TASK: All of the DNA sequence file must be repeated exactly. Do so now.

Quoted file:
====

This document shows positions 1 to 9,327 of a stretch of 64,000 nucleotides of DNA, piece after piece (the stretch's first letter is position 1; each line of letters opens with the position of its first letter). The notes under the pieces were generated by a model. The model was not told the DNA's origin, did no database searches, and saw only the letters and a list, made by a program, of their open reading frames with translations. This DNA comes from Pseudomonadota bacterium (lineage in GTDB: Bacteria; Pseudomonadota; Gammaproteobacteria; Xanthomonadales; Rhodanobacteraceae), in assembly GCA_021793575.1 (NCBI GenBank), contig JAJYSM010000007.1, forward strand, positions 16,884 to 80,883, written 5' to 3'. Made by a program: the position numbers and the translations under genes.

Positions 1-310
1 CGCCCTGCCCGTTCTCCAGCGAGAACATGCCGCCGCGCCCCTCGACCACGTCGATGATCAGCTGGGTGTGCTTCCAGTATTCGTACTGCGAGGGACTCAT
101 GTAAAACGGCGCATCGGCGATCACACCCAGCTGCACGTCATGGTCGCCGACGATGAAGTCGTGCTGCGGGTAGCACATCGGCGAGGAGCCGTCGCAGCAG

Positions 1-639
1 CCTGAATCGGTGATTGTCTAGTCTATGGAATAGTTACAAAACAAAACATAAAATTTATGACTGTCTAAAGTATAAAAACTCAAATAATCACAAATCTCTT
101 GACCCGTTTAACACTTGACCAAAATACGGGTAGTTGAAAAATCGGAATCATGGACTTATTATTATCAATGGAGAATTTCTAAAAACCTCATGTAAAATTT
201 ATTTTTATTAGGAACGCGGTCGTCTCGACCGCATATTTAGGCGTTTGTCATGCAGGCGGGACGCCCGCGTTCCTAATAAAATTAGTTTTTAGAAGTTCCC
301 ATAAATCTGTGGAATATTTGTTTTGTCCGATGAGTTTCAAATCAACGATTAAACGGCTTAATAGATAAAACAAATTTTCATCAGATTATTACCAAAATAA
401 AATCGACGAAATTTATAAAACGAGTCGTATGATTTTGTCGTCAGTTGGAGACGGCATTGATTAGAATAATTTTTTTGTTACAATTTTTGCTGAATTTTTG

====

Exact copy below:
This document shows positions 1 to 9,327 of a stretch of 64,000 nucleotides of DNA, piece after piece (the stretch's first letter is position 1; each line of letters opens with the position of its first letter). The notes under the pieces were generated by a model. The model was not told the DNA's origin, did no database searches, and saw only the letters and a list, made by a program, of their open reading frames with translations. This DNA comes from Pseudomonadota bacterium (lineage in GTDB: Bacteria; Pseudomonadota; Gammaproteobacteria; Xanthomonadales; Rhodanobacteraceae), in assembly GCA_021793575.1 (NCBI GenBank), contig JAJYSM010000007.1, forward strand, positions 16,884 to 80,883, written 5' to 3'. Made by a program: the position numbers and the translations under genes.

Positions 1-310
1 CGCCCTGCCCGTTCTCCAGCGAGAACATGCCGCCGCGCCCCTCGACCACGTCGATGATCAGCTGGGTGTGCTTCCAGTATTCGTACTGCGAGGGACTCAT
101 GTAAAACGGCGCATCGGCGATCACACCCAGCTGCACGTCATGGTCGCCGACGATGAAGTCGTGCTGCGGGTAGCACATCGGCGAGGAGCCGTCGCAGCAG

Positions 1-639
1 CCTGAATCGGTGATTGTCTAGTCTATGGAATAGTTACAAAACAAAACATAAAATTTATGACTGTCTAAAGTATAAAAACTCAAATAATCACAAATCTCTT
101 GACCCGTTTAACACTTGACCAAAATACGGGTAGTTGAAAAATCGGAATCATGGACTTATTATTATCAATGGAGAATTTCTAAAAACCTCATGTAAAATTT
201 ATTTTTATTAGGAACGCGGTCGTCTCGACCGCATATTTAGGCGTTTGTCATGCAGGCGGGACGCCCGCGTTCCTAATAAAATTAGTTTTTAGAAGTTCCC
301 ATAAATCTGTGGAATATTTGTTTTGTCCGATGAGTTTCAAATCAACGATTAAACGGCTTAATAGATAAAACAAATTTTCATCAGATTATTACCAAAATAA
401 AATCGACGAAATTTATAAAACGAGTCGTATGATTTTGTCGTCAGTTGGAGACGGCATTGATTAGAATAATTTTTTTGTTACAATTTTTGCTGAATTTTTG